Angel means “messenger.” Earthly rulers used messengers to carry messages to others before we had snail mail, so it was thought that God needed heavenly messengers to carry his word to earth. In Malachi, the messenger goes ahead…preparing the way” (Malachi 1:2), which is quoted in Mark. We may present a contrast between the wild beasts and the angels. The beasts would devour Jesus, while the angels are those who “serve” or “minister” to him.

The Holy Spirit works in the real world of temptation and testing. The universe is made up of unseen beings who influence our lives. Our text mentions a voice/God, the Spirit, Satan, and angels. From our faith perspective, these are part of the real world. It’s a world involving more than what we can simply see with our eyes (Brian Stoffregen).

Do we find ourselves in a wilderness today? Maybe we are in a sea of confusion due to the violence in our world. Maybe we’re trying to make ends meet or mourning over the death of a loved one or a whole host of other things. Somehow in the midst of our wilderness, we experience times of testing. God’s purpose in testing is to help us grow, to show us that in Christ, we have the faith and ability to stand up to the testing, that we will trust God to strengthen our faith and character. At the same time, Satan, the enemy, has his purpose, to turn us from God in difficult times and to tempt us to sin. No matter where testing comes from, the tester does not have the power to make us do something we shouldn’t do. “Temptation is not coercion” (Stoffregen).

Testing is a time we need to be assured of God’s presence and constant love for us. Our own trials prepare us for what we have yet to face. In all of this, can we learn the deep truth of what it means to be the Beloved of God?

Jesus’ baptism does not give him a free pass on the fight against evil. Neither does our baptism. “Baptism into the Spirit of Christ is to be called to, indeed driven into, an adventure that will include testing, challenge, and temptation” (David Lose). After a  time of testing, it can be helpful to share the experience. Maybe that’s why Jesus’ first public announcement follows the wilderness testing. Maybe there is a connection between the Holy Spirit leading us into times of testing and the Holy Spirit speaking through us.

One of my great testings was after my first marriage ended. Not only was my heart broken into a million pieces, but I was struggling financially. I was working at two jobs, sometimes as much as eighty hours a week. It was very tempting to throw in the towel and give up on everything. I had little to show for my many hours of work. What came in went out and I was so tired. I worked my day job, at times taking a nap during lunch in my car. I would go home, eat and nap until I had to get up to go to my night job. I was stuck in a frustrating cycle. It was only because of my brothers and sisters in Christ, with the assurance of God’s presence, that I could keep going.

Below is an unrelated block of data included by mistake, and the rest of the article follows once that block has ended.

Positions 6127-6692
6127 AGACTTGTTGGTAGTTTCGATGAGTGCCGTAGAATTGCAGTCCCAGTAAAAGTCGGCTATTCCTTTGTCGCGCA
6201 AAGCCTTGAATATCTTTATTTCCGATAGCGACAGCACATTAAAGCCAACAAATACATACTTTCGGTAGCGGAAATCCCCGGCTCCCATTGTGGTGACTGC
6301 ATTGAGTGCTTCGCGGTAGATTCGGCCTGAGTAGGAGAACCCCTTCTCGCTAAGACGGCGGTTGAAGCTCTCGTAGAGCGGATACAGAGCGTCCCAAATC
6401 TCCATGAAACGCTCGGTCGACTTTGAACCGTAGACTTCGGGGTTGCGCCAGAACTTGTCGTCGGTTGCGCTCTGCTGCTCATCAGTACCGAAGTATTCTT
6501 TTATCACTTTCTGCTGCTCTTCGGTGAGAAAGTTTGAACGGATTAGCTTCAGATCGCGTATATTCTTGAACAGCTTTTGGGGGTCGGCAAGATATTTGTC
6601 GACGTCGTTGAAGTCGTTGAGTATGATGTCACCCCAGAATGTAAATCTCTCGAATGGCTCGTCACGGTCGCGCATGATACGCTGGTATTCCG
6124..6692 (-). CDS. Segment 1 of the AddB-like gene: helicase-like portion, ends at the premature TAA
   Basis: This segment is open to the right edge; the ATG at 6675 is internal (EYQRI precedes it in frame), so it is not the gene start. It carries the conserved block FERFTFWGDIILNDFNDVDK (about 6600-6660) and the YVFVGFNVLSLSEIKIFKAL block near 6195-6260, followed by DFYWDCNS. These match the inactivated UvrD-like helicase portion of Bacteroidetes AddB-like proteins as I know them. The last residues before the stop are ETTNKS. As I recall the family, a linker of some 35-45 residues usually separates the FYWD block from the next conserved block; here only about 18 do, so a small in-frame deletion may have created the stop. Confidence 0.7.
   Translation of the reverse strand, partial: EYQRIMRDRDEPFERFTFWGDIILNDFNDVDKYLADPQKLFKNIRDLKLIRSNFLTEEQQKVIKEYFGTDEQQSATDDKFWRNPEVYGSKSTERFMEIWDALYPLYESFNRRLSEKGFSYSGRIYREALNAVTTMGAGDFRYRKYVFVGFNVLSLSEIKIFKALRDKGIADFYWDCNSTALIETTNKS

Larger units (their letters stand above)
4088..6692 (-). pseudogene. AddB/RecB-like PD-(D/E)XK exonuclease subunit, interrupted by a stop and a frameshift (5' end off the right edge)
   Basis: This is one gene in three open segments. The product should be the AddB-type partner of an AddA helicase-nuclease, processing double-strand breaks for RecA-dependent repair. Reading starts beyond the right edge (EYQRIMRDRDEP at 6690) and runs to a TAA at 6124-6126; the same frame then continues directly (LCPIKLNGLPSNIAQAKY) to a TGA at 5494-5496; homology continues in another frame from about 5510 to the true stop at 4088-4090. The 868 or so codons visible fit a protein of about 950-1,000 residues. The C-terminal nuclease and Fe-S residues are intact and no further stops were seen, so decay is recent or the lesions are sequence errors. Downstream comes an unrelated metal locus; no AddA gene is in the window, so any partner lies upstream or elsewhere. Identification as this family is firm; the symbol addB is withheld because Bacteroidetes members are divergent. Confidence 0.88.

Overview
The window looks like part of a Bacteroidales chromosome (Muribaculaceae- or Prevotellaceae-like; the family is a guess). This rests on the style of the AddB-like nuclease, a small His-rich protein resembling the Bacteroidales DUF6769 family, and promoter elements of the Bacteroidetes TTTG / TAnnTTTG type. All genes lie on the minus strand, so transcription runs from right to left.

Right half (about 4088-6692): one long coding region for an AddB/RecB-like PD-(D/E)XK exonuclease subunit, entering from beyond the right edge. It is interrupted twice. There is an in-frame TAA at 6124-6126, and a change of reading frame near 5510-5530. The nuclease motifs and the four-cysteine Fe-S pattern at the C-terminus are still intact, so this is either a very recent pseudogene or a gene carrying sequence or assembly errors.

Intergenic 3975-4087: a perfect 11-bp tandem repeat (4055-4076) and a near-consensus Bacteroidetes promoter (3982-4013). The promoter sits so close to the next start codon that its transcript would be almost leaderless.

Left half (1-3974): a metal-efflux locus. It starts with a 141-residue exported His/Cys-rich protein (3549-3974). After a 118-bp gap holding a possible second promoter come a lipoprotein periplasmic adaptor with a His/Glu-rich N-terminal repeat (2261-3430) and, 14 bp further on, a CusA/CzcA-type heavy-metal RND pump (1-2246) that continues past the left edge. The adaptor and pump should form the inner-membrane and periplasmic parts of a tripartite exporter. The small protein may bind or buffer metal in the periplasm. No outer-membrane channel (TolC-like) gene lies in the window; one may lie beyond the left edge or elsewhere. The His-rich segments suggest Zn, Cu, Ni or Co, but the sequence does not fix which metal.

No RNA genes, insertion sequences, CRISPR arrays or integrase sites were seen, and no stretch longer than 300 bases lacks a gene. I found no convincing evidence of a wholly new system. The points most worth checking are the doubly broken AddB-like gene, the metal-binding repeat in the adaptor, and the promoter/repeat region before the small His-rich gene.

Meeting Ray gave me someone special to share life with—the good and the bad. I’m not saying that marrying Ray was the answer to all my troubles, but it sure helped! It is like the saying, “Friendship divides our grief and multiplies our joy.” This is particularly true of spiritual friendships and what can be experienced in the deep bond of marriage.

Together, we are the body of Christ, the family of God. As family, we can help each other through our wildernesses. Don’t be afraid to share with other members of the family. Paul tells us to “Bear one another’s burdens, and in this way you will fulfill the law of Christ” (Gal.6:2).

In our own baptism, we follow the path of our Lord into testing, but that’s not where it ends. We too can come through on the other side of testing into the mission God has for us. During our Lenten mid-week, Dinner Church, we will be discussing baptism and the promises we make. This is a time for all ages to come share a meal and conversation together. This week, we will talk about the promise “To live among God’s faithful people.”

Throughout this season of Lent, let us make room to behold the coming of God’s rule and activity in and through the ministry, suffering, death, and resurrection of our Lord Jesus. We are easily distracted with all that goes on in our world. Lent helps us make room to refocus and recognize God at work. This work is not limited to long ago but can animate and illuminate our lives today, especially when we are in the wilderness. Remember, you are not alone in your wilderness and pain. Jesus is right there with you—and so are we.

Amen.

References


M. Eugene Boring, Mark: A Commentary

David Lose, …in the Meantime, davidlose.net


Matt Skinner, workingpreacher.org

Brian Stoffregen, Exegetical Notes, crossmarks.com